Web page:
People learn from a model only when they identify and pay attention to its important features. If the learner is not attentive, they will not be able to learn anything. We are most often affected by the available attractive models because we see the same as ours.

Retention Process

The effect of the model depends on whether the model is not readily available. After how well do people remember the functions of the model.

Model Reproduction Process

 A person has observed a new behavior by observing the model, This involves recalling the model's behaviors and performing its own tasks and matching them with those models. This process then demonstrates that the individual can perform modeling activities.

Reinforcement Process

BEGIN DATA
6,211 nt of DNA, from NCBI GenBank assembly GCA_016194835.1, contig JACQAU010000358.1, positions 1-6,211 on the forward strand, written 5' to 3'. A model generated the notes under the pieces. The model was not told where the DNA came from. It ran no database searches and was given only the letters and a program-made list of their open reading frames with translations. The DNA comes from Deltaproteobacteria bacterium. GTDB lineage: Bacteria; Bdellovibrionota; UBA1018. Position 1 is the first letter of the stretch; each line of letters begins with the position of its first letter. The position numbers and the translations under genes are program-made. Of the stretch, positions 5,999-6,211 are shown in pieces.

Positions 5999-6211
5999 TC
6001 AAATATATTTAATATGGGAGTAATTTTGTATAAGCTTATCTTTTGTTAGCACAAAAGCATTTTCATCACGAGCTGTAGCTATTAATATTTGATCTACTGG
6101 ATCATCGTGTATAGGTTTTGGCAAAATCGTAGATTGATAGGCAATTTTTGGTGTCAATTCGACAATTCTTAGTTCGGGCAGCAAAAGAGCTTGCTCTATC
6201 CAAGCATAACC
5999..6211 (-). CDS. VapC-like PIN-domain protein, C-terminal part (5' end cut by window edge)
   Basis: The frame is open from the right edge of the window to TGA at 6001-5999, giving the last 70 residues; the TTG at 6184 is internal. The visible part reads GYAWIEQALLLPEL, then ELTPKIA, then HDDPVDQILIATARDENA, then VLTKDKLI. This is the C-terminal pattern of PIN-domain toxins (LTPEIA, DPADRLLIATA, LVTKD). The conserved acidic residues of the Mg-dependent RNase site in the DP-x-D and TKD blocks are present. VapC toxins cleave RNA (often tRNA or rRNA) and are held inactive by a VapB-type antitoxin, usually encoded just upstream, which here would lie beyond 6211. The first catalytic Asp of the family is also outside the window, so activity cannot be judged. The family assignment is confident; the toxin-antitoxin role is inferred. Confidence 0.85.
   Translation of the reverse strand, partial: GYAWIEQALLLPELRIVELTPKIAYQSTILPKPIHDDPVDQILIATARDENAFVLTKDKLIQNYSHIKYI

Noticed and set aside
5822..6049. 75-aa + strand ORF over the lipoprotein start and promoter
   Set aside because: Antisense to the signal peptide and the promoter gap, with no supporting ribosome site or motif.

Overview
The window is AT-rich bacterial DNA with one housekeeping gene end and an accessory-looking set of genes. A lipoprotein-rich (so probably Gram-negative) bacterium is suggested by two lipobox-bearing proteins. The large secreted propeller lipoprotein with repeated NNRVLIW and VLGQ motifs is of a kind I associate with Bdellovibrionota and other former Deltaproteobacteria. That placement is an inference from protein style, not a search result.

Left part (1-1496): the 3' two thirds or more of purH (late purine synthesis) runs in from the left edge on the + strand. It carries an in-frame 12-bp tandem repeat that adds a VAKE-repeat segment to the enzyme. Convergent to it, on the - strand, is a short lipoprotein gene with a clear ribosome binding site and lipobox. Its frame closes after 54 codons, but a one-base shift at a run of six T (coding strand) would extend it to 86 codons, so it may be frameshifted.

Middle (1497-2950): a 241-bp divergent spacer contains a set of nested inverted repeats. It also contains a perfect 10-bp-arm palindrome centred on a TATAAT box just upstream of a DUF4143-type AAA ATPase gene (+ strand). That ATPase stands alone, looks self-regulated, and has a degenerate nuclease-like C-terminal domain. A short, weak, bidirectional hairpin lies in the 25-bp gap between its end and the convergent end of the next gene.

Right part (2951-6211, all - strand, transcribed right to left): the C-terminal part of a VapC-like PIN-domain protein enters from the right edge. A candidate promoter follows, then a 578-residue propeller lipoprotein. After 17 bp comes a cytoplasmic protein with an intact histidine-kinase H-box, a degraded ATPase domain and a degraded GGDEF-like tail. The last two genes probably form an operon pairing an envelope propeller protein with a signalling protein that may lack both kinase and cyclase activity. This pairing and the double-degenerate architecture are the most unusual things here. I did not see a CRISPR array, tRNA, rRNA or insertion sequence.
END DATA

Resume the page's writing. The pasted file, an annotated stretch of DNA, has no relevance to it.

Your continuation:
If positive incentives or rewards are awarded Then individuals are motivated to exhibit impersonal behavior. Positively reinforced behavior is given more attention, learned better and performed more often. Finally, we can say that social learning theory is a function of outcomes. This observation also acknowledges the existence of education and the importance of perception in learning. In this case, a person who wants to learn must identify the target behavior and select the appropriate model and modeling medium.